Is expressive language delayed relative to receptive language among infants with Down syndrome?

This longitudinal project was designed to chart the progress of receptive and expressive language in infants with Down syndrome and to see if young children with Down syndrome showed a delay is saying first words compared to typically developing children.

It has been suggested that children with Down syndrome have a specific delay in starting to say first words; that is, they may not start to talk even when they understand as many words as typically developing children do when they begin to talk. This question has implications for understanding the reasons for their ongoing speech and language delays and for developing interventions.

For this study, 30 children with Down syndrome and 35 typically developing children were recruited. The children with Down syndrome ranged in age from 17 months to 23 months at the start of the study with a group mean age was 19.7 months. The typically developing children ranged in age from 9 to 11 months at the start, with a group mean of 10.4 months. In both groups they were just starting to say their first words. Following the first assessments, in order to match the two groups on NVMA at the start of the study, the two groups were reduced to 26 TD infants and 23 with Down syndrome.

A range of measures of non-verbal mental age (NVMA) and expressive and receptive language were collected three times, at the start of the study and then at 6 months and 12 months from the first assessments.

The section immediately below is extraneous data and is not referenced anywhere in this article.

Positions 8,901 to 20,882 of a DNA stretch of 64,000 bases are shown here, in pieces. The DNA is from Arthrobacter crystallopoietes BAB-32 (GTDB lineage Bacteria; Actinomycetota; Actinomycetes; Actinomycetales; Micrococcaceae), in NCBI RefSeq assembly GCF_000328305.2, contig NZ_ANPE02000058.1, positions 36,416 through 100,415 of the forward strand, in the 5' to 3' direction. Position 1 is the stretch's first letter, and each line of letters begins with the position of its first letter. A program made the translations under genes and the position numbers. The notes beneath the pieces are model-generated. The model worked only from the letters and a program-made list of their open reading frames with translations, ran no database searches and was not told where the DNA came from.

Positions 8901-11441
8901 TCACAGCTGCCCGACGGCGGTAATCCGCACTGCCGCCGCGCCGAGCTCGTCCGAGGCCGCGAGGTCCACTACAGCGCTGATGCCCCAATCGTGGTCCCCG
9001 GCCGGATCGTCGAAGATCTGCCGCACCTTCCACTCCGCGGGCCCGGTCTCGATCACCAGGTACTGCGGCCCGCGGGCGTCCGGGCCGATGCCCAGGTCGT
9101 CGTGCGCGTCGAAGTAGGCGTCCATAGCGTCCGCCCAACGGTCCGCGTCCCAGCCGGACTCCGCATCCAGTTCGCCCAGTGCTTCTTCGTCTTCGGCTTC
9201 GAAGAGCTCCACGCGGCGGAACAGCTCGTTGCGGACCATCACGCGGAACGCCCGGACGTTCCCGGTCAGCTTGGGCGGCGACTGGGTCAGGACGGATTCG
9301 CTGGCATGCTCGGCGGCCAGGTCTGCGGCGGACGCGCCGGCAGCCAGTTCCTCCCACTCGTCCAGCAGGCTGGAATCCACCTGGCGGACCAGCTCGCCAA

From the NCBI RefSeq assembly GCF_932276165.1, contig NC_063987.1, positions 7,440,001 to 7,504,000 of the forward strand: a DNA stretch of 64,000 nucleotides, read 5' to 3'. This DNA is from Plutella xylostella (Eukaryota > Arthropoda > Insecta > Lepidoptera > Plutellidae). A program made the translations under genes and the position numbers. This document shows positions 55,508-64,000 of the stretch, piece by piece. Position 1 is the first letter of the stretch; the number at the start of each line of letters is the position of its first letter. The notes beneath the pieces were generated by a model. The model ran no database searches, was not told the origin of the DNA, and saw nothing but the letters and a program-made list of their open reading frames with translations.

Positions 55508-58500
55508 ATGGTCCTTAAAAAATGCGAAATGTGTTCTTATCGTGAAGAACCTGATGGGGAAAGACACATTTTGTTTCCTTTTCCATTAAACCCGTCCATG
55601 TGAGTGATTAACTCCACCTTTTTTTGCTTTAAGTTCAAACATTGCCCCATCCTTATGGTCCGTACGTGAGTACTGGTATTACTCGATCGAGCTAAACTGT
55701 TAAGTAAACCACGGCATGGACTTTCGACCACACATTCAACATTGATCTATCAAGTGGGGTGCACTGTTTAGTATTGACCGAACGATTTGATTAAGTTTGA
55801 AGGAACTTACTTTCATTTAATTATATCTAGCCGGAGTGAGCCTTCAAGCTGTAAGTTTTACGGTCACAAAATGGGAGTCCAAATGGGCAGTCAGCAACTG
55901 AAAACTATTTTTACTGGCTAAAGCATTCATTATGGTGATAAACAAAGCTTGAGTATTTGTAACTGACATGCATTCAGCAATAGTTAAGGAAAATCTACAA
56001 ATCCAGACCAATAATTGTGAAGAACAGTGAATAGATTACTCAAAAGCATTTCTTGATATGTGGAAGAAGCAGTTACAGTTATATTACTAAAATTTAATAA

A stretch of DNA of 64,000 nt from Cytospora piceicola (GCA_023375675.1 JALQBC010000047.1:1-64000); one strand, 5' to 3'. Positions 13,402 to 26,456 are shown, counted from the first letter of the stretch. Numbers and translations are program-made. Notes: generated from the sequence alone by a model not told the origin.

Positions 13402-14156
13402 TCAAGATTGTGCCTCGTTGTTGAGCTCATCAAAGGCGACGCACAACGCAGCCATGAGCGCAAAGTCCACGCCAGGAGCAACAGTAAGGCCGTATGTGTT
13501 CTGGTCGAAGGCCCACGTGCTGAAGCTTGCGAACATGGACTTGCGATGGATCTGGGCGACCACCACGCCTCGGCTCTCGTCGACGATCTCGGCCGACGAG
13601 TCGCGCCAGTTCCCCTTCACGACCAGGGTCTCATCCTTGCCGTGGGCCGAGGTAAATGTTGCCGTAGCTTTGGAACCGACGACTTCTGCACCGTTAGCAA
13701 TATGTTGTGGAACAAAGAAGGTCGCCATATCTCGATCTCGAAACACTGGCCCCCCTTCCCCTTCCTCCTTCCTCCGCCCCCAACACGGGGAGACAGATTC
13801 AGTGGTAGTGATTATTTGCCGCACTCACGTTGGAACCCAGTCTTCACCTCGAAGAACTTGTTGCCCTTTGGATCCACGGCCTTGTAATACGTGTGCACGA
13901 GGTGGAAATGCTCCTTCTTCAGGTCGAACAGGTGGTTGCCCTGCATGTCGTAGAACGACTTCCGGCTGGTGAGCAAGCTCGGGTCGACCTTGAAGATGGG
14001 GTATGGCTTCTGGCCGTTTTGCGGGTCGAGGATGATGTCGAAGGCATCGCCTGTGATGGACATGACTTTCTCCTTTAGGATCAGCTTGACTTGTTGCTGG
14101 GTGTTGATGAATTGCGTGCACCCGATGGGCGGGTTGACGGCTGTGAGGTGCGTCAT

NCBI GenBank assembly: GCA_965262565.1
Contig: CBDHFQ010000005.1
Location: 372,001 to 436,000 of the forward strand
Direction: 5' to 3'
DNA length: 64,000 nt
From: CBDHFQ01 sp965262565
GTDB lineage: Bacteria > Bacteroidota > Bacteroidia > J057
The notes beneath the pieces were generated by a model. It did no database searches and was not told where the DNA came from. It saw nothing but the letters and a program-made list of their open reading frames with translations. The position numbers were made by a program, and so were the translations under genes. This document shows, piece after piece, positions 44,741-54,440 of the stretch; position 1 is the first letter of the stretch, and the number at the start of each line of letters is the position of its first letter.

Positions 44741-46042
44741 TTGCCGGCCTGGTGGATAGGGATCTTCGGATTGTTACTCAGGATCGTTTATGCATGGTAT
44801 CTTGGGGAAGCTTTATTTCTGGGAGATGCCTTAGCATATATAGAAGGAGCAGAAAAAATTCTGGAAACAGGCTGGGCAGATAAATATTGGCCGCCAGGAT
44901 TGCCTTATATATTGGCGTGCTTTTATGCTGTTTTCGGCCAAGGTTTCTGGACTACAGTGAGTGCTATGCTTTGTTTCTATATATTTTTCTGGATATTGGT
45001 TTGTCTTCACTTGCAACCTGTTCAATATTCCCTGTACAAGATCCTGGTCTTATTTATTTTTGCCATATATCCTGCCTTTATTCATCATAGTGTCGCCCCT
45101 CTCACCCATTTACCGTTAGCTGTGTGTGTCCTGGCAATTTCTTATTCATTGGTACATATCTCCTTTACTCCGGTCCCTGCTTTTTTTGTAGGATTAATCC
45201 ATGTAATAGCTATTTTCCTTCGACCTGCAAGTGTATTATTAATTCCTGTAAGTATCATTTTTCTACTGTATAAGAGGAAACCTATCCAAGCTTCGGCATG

The main finding show that the TD infants were making faster progress than the infants with Down syndrome on both the receptive and expressive language measures over the 12-month period, particularly in the last 6 months. A second comparison was made when the two groups had made the same progress on the non-verbal mental age measure so could be matched again on this. The children with Down syndrome reached the same NVMA after 12 months, as the TD infants reached after 6 months. When the two groups were matched for NVMA progress, there were no significant differences in their expressive language development but the infants with Down syndrome were now ahead of the TD infants on receptive language.

In summary, the early expressive language of the infants with Down syndrome was as expected for their non-verbal mental ability but their receptive language was advanced for their mental age possibly because they were older than the TD children when at the same level on non-verbal ability and had had more time to learn vocabulary. This does suggest that their expressive language was delayed relative to their receptive language even if it was at the level expected for their cognitive ability as measured by NVMA. The reasons for this need and its implications for interventions more investigation.


Mason-Apps, E. , Stojanovik, V. , Houston-Price, C. , Seager, E. , Buckley, S. (2020) Do infants with Down syndrome show an early receptive language advantage? Journal of Speech, Language and Hearing Research, 63 (2). pp. 585-598.


  • Economic and Social Research Council
  • Down Syndrome Education International